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INDIANAPOLISThe final Ryan Grigson draft pick still with the Colts wasn’t 100 percent sure he’d be in Indianapolis for an 8th season.

Kelly heard the trade rumors, but never from his agent. Once Kelly had a conversation with Shane Steichen, upon the new head coach’s hire, any nerves about the veteran center being moved subsided.

At 30 years old, Kelly is second oldest player on the Colts roster (long snapper Luke Rhodes is 6 months older than Kelly).

For an 8th straight year, the Colts center will be Kelly.

And he will be snapping to a new quarterback, again.

“The reality is, it’s another quarterback that I’m going to have to get used to,” Kelly said back in the spring, before the team drafted Anthony Richardson. “It has been kind of my M-O since I’ve gotten here. I think that there’s enough great positivity around the building and around the offense especially that that person, whoever comes in, they’re going to be new, probably going to be young. The better you can veteranize, if that’s even a word, the offense, I think that makes his job a lot easier. Certainly excited, whoever it is, to pick their brain. I’ve always appreciated that relationship because I’ve taken something from each of those guys.”

”Will be a little different when he’s 21 or 22 years old. Might be at different points in our lives. I’ve always heard (Adam) Vinatieri  say that the best thing about this game is that as the guys get younger, it keeps you more hungry, keeps you more willing and more happy to come in every day and learn from something new and keeps you young. From that relationship, I’m very excited about it. It’s a clean slate, which is awesome every year.”

A clean slate is welcomed for Kelly, too.

Despite playing all 17 games last season, Kelly was among those that struggled along the Colts offensive line.

That’s why the whispers were there about the Colts trading Kelly, or even cutting him with two years left on his contract.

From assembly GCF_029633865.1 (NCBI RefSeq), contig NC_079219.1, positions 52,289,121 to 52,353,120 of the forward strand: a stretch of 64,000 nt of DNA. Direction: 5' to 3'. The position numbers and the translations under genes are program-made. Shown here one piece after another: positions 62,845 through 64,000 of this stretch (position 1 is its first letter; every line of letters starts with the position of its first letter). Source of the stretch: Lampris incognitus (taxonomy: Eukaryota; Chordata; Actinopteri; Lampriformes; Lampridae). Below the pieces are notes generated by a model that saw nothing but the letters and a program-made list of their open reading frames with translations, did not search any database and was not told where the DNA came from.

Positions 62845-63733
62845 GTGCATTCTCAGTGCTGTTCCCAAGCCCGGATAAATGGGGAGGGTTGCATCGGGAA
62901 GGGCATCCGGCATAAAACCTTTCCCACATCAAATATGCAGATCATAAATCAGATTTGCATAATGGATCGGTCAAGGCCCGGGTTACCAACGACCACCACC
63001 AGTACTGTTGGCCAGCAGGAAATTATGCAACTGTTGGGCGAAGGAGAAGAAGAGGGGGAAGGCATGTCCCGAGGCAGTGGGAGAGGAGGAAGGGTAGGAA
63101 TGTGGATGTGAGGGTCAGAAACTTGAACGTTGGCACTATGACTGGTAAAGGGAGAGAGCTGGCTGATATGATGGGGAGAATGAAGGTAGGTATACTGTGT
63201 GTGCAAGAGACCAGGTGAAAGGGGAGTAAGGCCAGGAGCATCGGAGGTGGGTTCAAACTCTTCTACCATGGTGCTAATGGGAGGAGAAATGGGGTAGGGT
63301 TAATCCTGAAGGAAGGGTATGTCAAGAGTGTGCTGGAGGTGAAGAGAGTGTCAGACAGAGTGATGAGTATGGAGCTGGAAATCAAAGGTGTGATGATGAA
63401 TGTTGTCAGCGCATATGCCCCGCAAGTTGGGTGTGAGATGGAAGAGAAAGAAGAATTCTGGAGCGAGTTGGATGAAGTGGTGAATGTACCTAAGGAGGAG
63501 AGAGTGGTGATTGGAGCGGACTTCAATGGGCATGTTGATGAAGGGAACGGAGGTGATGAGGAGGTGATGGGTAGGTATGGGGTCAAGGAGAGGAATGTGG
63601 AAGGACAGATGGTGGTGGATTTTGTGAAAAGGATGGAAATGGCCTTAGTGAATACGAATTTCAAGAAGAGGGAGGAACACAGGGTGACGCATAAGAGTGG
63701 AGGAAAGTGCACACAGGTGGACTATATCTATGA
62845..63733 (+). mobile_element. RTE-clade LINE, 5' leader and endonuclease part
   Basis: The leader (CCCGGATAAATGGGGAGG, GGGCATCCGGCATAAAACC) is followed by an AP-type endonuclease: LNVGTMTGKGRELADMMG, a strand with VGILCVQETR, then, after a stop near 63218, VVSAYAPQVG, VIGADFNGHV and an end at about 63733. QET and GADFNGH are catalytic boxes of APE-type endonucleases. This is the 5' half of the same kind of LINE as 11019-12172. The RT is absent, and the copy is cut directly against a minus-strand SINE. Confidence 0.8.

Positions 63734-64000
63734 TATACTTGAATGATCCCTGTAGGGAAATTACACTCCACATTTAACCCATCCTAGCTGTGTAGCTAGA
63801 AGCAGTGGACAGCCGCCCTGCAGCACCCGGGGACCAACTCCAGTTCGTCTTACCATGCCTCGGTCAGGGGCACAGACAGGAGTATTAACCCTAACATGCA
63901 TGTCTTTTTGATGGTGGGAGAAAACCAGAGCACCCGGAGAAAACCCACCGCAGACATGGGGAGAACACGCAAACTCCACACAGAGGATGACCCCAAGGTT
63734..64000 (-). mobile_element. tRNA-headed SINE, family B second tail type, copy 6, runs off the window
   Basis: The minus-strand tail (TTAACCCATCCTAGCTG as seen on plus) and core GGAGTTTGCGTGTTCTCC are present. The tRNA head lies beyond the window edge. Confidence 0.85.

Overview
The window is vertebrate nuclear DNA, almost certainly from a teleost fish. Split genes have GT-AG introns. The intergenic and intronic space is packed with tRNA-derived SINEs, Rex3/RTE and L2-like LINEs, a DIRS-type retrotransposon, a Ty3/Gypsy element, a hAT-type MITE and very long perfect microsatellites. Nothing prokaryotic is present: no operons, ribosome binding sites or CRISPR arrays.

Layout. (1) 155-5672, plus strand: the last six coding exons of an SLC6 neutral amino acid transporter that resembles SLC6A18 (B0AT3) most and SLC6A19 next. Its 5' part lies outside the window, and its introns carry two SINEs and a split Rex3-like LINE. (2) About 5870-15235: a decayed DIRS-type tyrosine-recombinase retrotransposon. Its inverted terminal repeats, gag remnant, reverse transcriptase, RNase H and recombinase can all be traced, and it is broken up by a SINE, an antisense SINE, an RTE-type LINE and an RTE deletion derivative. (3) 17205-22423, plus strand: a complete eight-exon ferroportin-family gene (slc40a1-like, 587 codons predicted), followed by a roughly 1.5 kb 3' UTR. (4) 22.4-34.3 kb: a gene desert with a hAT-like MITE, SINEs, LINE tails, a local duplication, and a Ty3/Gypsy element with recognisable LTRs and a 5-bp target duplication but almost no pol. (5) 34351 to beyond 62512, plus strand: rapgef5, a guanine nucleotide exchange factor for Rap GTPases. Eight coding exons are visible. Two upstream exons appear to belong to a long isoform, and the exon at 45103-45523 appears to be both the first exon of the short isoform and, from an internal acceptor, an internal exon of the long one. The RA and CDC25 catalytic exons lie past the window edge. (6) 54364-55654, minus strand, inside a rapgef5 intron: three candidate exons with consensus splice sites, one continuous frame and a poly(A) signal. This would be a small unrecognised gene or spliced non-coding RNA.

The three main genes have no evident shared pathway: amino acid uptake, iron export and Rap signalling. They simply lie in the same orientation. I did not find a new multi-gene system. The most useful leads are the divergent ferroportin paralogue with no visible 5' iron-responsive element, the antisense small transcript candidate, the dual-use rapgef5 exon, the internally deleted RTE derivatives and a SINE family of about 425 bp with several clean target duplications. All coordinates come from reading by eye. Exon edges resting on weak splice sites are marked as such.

But the Colts have made it clear this offseason they feel the offensive line issues were not personnel based from last season.

Kelly sums it up by pointing to too much “miscommunication.”

New offensive line coach Tony Saparno Jr. is now leading a unit that appears to have the same starting group that ended last season together.

“You look back at a lot of the good things we did, some things that we were just missing on here and there and I think a lot of the negative kind of clouded our memory of how the year went,” Kelly explains. “For good reason, there was a lot of stuff going on. The eye-opening thing watching the film was like we did a lot of great stuff too. Some of it was outside of our control, some of the stuff we can control ourselves and just do better, but just miscommunication here and there. It’s not that we’re not talented players, that we’re all not going out there and putting our best foot forward. It’s just not on the same page. I think that was just highlighted last year.

“I came into the league at a time when the Colts offensive line, for lack of better words, kind of got (expletive) on, right? In ’18, we kind of turned it around. It wasn’t anything other than like believing in ourselves, believing that we still have this, we can still do this. I think Tony from Day One has definitely emphasized that. So, that’s definitely a big thing for us and just little things here and there. Just things to clean up and maybe it’s a different way it’s talked about, different way it’s coached, and each guy brings differently to get to where we want to go. I know that we can do it.”


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